If you spend much time around dogs and dog people, or if you browse online about dogs, you’ve probably heard of “clicker training.” If this sounds like a mysterious concept or something that you do with trains or automobiles or you wonder if it’s related to flamenco dancing, then take heart. It’s not really so mysterious and it actually is about dogs.
Clicker training is one form of positive reinforcement training. If you know anything about psychology (or even if you don’t), positive reinforcement is a training method where you offer praise and rewards when your subject does something you like. You can use positive reinforcement, and clicker training, to train just about anything. They’ve been used to train dolphins, chickens, children, spouses, and, yes, dogs. It may sound difficult or clinical, but it’s really a very easy concept in practice. For instance, if you call your dog to come to you, you can pet him, tell him he’s a good boy, and give him a treat for coming to you. That’s positive reinforcement. You’re giving him something positive (praise, petting, treat) for doing what you want him to do (coming to you). Positive reinforcement can be anything that someone (or your dog) likes. You can give positive reinforcement to your children by letting them watch television as a reward after finishing their homework.
One of the nice things about positive reinforcement is that you can tailor it to suit your subject. If your dog particularly likes belly rubs, for example, that’s what you can use to motivate him as a reward. Or, if he really likes peanut butter cookies, you can use those as a reward. And so on.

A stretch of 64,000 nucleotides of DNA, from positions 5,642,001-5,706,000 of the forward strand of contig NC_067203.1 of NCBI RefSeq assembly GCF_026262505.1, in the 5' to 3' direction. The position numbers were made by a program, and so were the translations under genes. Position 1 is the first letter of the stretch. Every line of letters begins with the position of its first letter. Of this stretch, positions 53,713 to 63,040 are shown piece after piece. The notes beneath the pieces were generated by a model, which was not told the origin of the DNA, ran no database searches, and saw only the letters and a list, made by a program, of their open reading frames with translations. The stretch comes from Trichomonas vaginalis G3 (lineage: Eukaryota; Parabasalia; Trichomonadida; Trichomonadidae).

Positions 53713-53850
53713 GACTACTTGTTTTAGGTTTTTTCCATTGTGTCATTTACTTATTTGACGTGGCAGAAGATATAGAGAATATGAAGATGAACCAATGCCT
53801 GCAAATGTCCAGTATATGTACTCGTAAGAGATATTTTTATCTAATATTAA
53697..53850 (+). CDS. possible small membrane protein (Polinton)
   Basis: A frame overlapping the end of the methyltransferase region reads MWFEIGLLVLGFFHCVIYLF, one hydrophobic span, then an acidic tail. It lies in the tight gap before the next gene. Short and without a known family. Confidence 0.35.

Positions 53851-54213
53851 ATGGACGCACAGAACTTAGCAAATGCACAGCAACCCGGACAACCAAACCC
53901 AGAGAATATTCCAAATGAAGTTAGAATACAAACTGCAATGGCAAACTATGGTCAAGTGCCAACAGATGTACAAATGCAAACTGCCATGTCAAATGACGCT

So, how does clicker training fit into positive reinforcement? The clicker is a very inexpensive little gadget that you can purchase at any pet store or from a dog show vendor or even www.dogsden.net . It’s a plastic and metal device that you hold in your hand. When your dog does something that you like you “click” the clicker to “mark” the action. Then you give your dog a treat and lots of praise. Of course, at first your dog won’t have any clue why you’re clicking or what he did that you like. But he will like the treat and the praise. Then the next time he does the same thing you will “click” the clicker again and give him a treat and praise again. If you keep doing this your dog will figure out what it is you like that he’s doing and he’ll begin doing it quickly for you so he can get the reward (the treat) and the praise. It becomes very easy to train a dog who pays attention to the clicker.
Actually, dogs begin learning faster when you use the clicker than when you don’t use it. They can get very excited when they simply see you take the clicker out because they associate it with treats and praise, having a good time and learning. Most dogs enjoy learning with the clicker and it’s fun for them. Training becomes like a game and they will start trying to guess what it is that you like and want them to do. Dogs pay much more attention when you train with the clicker.
That’s what all the fuss is about. You can teach a dog to do almost anything by using positive reinforcement and clicker training. You can train your dog yourself using clicker training or you and your dog can sign up for a class. It’s often a good idea to start off with a basic clicker training class so your instructor can show you how things are done at first. After you get the hang of training using clicker training you can take things from there and teach your dog whatever you feel like teaching him.
Clicker training is a lot of fun for dogs and people. If you’re interested in training your dog think about using clicker training. Your dog will probably enjoy it and so will you.